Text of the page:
[Numpy-discussion] string arrays - accessing data from C++

Jaroslav Hajek highegg@gmail....
Mon Sep 21 04:12:34 CDT 2009


On Fri, Sep 18, 2009 at 10:26 PM, Christopher Barker
<Chris.Barker@noaa.gov> wrote:
> Jaroslav Hajek wrote:
>>>> string lengths determined
>>> c-style null termination
>>>
>>
>> Hmm, this didn't seem to work for me. But maybe I was doing something
>> else wrong. Thanks.
>
> well, I notice that for a length-n string, if there are n "real'
> characters, then there is no null, so that may have messed up your code
> somewhere.
>

As it happens, the problem was just in my brain :)

>
>>> a = np.empty((3,4), dtype=np.character)
>
>> Are you sure? I think this is what I tried (I can't check at this
>> moment), and the result has descr->type equal to PyArray_STRING. Also,
>> note that even in the interpreter, the dtype shows itself as string:
>>
>>>>> numpy.dtype('c')
>> dtype('|S1')
>
> Good point -- that is a length-one string, not the same thing. Running:
>
> for n in dir(np):
>    if type(getattr(np, n)) == type(np.uint8): print n
>
> give me what should be all the dtype objects, and these are the ones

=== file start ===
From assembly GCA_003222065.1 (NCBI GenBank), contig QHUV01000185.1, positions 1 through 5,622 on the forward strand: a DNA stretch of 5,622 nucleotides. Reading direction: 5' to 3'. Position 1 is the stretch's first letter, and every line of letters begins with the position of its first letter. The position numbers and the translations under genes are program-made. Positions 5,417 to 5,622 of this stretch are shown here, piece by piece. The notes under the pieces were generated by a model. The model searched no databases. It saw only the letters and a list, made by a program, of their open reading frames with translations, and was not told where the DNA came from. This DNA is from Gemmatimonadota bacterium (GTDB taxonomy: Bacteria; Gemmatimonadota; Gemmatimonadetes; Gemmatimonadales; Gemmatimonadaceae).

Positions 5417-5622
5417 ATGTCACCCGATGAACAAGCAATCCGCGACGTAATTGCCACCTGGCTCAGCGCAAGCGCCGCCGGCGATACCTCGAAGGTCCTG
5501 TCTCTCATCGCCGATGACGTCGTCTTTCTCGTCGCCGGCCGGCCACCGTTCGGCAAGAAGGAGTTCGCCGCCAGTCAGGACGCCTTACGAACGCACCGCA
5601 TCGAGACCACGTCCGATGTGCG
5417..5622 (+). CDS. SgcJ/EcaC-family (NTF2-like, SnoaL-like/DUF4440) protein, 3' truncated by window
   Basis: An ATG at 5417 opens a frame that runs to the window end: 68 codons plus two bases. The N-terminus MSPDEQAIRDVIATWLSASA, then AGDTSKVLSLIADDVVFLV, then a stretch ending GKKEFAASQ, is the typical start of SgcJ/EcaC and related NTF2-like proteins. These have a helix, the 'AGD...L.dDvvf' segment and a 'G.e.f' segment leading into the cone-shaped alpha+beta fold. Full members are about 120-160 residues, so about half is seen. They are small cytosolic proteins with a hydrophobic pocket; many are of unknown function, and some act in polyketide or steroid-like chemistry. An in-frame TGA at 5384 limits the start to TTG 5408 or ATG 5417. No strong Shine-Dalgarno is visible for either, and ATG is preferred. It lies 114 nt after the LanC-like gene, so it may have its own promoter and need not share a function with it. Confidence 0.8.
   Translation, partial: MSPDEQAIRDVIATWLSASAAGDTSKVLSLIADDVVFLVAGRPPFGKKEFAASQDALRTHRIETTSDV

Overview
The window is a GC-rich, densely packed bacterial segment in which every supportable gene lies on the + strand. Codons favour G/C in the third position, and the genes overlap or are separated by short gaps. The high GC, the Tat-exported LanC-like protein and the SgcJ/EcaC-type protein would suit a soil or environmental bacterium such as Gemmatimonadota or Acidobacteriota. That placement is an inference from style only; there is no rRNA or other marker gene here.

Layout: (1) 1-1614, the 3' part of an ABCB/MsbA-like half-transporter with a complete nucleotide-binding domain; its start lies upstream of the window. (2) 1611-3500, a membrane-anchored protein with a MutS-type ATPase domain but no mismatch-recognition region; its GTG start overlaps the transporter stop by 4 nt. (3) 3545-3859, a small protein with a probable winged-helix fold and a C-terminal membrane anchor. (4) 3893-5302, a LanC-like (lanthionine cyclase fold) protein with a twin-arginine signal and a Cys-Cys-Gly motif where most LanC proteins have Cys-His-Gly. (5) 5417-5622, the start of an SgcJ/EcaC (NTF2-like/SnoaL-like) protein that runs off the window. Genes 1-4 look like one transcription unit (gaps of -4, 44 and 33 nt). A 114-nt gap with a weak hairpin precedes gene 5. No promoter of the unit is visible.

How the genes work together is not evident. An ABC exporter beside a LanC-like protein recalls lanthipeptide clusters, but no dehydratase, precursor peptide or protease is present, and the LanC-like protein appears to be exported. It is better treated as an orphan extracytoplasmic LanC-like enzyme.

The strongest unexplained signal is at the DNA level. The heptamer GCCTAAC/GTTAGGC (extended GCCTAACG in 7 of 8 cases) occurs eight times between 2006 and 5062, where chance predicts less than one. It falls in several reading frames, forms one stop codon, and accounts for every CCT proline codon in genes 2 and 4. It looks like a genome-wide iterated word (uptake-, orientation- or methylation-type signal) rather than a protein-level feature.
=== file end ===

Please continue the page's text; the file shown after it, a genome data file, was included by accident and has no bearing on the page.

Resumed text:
> that look to me like they might be "char":
>
> byte
> character
> chararray
> int8
> ubyte
> uint8
>
> but none of those seem to be quite right:
>
> In [20]: for dtype in [np.byte, np.character, np.chararray, np.int8,
> np.ubyte, np.uint8]:
>    ....:     a = np.empty((1,1), dtype=dtype); print a.dtype
>    ....:
>    ....:
> int8
> |S1
> object
> int8
> uint8
> uint8
>
> There was a discussion on the Cython list recently, and apparently
> "char" is not as clearly defined as I thought -- some compilers use
> signed, some unsigned.. who knew? So I'm not sure what PyArray_CHAR is.
>

This is what I suspected - there is no longer a true "character array"
type, and dtype("c") is just an alias for dtype("S1").
Similarly, creating a PyArray_CHAR array from the C API results in dtype("|S1").

>
> yup-- it looks like the padding is maintained
>

That's great, because that's almost exactly the data Octave needs.
Only Octave typically uses space as the padding character for
compatibility with Matlab, but can cope with nulls as well.

NumPy string arrays are supported by Pytave now. Thanks for your help.

best regards

-- 
RNDr. Jaroslav Hajek
computing expert & GNU Octave developer
Aeronautical Research and Test Institute (VZLU)
Prague, Czech Republic
url: www.highegg.matfyz.cz


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